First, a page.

What is bullying?
Bullying can be described as repeated, unreasonable behaviour that creates a risk to a person’s physical or psychological health.
Bullying can take place in person or using technology (cyberbullying). It includes a range of behaviours such as:
- Physical or verbal abuse
- Yelling, screaming or offensive language
- Excluding or isolating someone
- Deliberately withholding information that is vital for effective performance
- Spreading rumours or innuendo about someone
- Psychological harassment
- Unjustified criticism or complaints
- Interfering with personal property or equipment
- Teasing or making someone the brunt of pranks or practical jokes.
The University of Melbourne does not accept bullying or unlawful discrimination. Differences enrich and diversify our community. If anything happens that makes you feel unwelcome or unsafe, the University is here to help you.
The Safer Community Program
The Safer Community Program is the University's support service for people who have experienced inappropriate, concerning or threatening behaviour, including bullying.
If you choose to make a report to the University, we can support you to do so. We can also refer you to other specialist support services and help you to deal with any impact on your studies.
Other support services
The following University services can also provide confidential support.
Counselling and Psychological Services
The University of Melbourne Counselling and Psychological Services (CAPS) provides free, confidential, short-term professional counselling to currently enrolled students and staff.
Chaplains are representatives of different faith groups in the wider community, who are placed in the University by their respective faith group with the approval of the Vice-Chancellor.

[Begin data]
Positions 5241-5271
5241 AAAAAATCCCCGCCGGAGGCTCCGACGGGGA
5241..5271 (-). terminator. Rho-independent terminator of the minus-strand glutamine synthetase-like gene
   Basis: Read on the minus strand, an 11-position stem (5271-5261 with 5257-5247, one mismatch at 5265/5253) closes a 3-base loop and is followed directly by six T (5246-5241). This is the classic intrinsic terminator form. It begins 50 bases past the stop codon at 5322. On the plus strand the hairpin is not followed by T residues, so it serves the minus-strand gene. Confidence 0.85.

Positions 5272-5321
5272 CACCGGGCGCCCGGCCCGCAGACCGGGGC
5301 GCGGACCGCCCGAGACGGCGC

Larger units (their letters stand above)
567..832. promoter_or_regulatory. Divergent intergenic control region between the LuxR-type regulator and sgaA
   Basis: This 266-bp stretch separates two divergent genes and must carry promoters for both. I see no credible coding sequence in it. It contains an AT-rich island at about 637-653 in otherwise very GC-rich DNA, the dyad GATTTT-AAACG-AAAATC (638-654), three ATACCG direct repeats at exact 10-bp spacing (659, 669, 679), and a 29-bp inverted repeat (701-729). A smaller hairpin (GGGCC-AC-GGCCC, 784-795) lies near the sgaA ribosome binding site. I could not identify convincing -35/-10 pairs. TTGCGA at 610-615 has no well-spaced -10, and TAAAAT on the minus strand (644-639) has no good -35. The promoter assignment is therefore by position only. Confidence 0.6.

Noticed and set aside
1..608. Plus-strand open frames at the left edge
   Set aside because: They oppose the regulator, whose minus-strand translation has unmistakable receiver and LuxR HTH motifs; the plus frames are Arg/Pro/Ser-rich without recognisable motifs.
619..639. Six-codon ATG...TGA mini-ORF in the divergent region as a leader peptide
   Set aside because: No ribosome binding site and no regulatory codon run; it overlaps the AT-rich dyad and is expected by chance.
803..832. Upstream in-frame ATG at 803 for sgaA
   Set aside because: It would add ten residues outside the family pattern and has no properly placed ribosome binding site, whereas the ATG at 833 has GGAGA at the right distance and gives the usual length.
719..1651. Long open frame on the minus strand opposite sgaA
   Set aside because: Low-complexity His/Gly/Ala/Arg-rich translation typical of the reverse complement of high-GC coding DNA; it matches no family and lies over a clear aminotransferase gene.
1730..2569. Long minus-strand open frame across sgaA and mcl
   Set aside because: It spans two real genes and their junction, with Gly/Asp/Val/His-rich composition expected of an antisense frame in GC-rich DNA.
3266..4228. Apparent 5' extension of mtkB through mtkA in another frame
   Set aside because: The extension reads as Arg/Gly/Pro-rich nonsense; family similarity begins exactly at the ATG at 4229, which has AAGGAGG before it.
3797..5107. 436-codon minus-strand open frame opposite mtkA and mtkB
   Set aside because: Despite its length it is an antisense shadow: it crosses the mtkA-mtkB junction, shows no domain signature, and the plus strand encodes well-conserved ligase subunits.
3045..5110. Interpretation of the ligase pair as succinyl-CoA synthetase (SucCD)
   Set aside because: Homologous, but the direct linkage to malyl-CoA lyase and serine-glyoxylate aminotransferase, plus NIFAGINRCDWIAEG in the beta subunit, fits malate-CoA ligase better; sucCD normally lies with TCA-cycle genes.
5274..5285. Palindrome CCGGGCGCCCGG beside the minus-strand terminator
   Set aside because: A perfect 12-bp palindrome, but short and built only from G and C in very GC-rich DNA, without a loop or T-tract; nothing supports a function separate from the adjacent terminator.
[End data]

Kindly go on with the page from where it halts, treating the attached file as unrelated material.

Additional help and information
Lifeline provides anyone experiencing a personal crisis with access to online, phone, and face-to-face crisis support and suicide prevention services 24 hour a day, 7 days a week.
SuicideLine Victoria is a free 24/7 telephone, video and online counselling service offering professional support to people at risk of suicide, people concerned about someone else’s risk of suicide, and people bereaved by suicide.
University policies and information
Student Conduct Policy
Provides guidance on matters concerning behavioural standards and expectations for students.
Sets out what students are responsible for and what they are entitled to expect.
Appropriate behaviour on social media
Outlines the University's expectations of students and staff when using social media.
Child Safety Policy
Outlines the University’s commitment to child safety and appropriate standards of behaviour towards children. It also guides the development of systems and processes that support the prevention and management of child abuse risks.
Appropriate Workplace Behaviour Policy
Outlines the standards, values and expectations for appropriate behaviour in the workplace.
Respect at the University
Outlines the University's commitment to a safe, inclusive and respectful community.
Student complaints and grievances
Guides you through the student complaints and grievances process.